Candide Study Guide

Satire
a story that uses laughter and abusive language in an attempt to cure and punish wrong-doing, if it does not achieve it is content with making jokes at foolishness and to expose evil

Folly
lack of good sense

vier
an evil practice, moral failing, wicked conduct

Invective
insulting/abusive

Target of Satire
can be anything, usually a specific person, low, or government

Static Character
a character that does not experience changes during the story

Dynamic Character
a character that experiences changes throughout the story

Enlightenment
“Age of reason” emphasized reason and individuality

Cultivate our Garden
1) we must grow and strengthen our garden of life
2) we need to work hard to make our life the best

Voltaire’s attitude toward Religion
central target of Voltaire’s mockery, religion is corrupt

Voltaire’s attitude toward humanity
part of the natural continuum with animals, believed that if humans replace their superstition with knowledge the world would be better

Voltaire’s attitude toward philosophy
its not good to explain deaths

Voltaire’s attitude toward philosophical optimism
whole point of Candide, every time something bad would happen, a good would be made out of it

Lisbon earthquake
it proved Voltaire thinking, examined problem of evil, Gods relationship was not for worlds best

How is it didactic
it is didactic because many philosophies are brought ot the table to freak the readers

Optimism in Candide
everything is made to serve an end, cause and effect will justify every instance of evil in terms of the eventual

Free will in Candide
key destination between man/animals, men determine their own fate, cultivate our garden

Evil in Candide
phenomenon of evil can be rationalistic, evil isnt necessary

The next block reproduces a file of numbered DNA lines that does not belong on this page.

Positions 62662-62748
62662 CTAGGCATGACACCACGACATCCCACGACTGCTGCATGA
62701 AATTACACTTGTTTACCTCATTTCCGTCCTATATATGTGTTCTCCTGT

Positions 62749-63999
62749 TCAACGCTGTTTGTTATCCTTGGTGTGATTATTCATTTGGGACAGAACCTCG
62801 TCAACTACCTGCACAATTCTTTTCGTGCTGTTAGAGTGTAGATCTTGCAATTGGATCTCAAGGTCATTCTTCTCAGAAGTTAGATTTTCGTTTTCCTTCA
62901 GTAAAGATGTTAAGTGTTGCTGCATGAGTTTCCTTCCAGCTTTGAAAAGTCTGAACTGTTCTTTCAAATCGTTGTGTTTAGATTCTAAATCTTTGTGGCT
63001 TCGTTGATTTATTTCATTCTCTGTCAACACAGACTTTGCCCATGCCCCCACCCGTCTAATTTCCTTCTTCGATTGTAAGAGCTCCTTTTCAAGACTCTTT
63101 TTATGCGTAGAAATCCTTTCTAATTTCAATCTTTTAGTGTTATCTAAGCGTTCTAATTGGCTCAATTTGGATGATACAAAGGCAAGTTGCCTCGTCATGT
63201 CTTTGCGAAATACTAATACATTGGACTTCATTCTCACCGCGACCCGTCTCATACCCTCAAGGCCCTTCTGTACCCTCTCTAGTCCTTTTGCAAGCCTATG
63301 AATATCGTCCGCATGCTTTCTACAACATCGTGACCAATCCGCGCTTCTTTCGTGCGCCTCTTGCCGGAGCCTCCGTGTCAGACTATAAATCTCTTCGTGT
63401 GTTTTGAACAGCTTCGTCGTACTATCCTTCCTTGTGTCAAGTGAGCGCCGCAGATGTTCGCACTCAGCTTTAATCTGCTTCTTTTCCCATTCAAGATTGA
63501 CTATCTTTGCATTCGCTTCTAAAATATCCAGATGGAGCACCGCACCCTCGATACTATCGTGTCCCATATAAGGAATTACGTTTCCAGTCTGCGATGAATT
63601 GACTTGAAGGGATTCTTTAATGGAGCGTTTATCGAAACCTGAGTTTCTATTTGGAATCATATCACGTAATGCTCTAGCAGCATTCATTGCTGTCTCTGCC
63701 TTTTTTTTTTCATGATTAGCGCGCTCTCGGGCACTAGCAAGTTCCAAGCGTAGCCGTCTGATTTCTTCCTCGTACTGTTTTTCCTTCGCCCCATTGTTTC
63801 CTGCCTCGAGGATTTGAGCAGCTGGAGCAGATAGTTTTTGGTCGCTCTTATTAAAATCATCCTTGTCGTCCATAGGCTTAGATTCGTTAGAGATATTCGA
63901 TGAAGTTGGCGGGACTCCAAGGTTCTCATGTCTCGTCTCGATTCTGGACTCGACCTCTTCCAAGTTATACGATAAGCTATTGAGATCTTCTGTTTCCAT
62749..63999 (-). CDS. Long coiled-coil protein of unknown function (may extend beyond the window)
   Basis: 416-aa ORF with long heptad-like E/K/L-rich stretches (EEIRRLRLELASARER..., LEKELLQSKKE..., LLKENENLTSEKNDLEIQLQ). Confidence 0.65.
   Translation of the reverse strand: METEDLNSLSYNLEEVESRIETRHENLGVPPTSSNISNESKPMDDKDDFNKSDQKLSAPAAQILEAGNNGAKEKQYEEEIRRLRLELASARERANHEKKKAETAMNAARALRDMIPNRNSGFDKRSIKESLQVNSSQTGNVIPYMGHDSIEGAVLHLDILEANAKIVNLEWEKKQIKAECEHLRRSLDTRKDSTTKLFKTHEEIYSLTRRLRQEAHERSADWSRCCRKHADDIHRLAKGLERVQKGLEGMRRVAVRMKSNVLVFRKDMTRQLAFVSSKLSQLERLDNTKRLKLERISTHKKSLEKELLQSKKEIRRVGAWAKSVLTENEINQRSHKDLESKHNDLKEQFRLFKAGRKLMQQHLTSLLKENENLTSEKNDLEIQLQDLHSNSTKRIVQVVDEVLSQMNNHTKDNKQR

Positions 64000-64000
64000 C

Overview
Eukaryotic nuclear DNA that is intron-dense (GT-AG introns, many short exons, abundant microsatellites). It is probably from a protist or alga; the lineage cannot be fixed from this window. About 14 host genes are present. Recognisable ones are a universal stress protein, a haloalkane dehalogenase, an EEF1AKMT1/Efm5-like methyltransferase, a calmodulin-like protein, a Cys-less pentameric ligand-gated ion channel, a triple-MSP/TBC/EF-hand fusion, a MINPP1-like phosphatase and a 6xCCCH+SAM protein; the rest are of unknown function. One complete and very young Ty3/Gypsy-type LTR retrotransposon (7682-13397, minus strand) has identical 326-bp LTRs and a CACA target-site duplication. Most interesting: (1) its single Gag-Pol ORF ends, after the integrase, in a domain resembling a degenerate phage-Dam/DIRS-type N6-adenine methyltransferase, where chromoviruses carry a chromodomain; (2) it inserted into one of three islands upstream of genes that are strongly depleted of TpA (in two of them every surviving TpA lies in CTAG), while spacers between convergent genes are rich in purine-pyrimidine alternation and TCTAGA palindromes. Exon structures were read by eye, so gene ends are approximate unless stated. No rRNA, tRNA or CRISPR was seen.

Pity in Candide
we cant have excuses of pity

Pleasure vs. Criticism
only possible pleasure comes from criticizing things, intended to bring the spectator pleasure

Purpose of Satire
1) make people laugh and then make them think
2) Funny but maybe we shouldn’t be laughing
3) To force change for the better

Pangloss
“best of all possible worlds” there cant be an effect without cause

Martin
Cynical Scholar, pessimist, cant see the world as it is

Cocambo
very practical, opposes pangloss and martin

Old Women
extremely wise from long difficult experiences in life

Philosophical Optimism
We live in the best possible world, God created a physical universe that applies the laws of physics, everything that takes place occurs for good

Complacency
Self Satisfaction

Providence
protective of God or of nature as a spiritual power

Ancients
favored old ideas, truth is universal, classical past

Moderns
favored change, believed ides of truth and continue to evolve, looked to change societies thinking on woman, individualism, ancients weren’t perfect.

Theodicy
vindication of divine goodness and providence in view of the existence of evil

Problem of evil
it is the argument that an all-powerful, all knowing, and all good God would not allow any evil

Deism
belief in the existence of a supreme being, God has created the world, but in apart from it

Argument from design
Gods existence is demonstrable from the evidence of design in the universe

Bildungsroman
a novel of formation, education through experience, main character grows from childhood to maturity and to eventually embrace or reject his cultures beliefs

Erziehungsroman
a novel of education and training, the education is formal or informal

Didatic
intended to instruct, inclined to moralize, morally instructive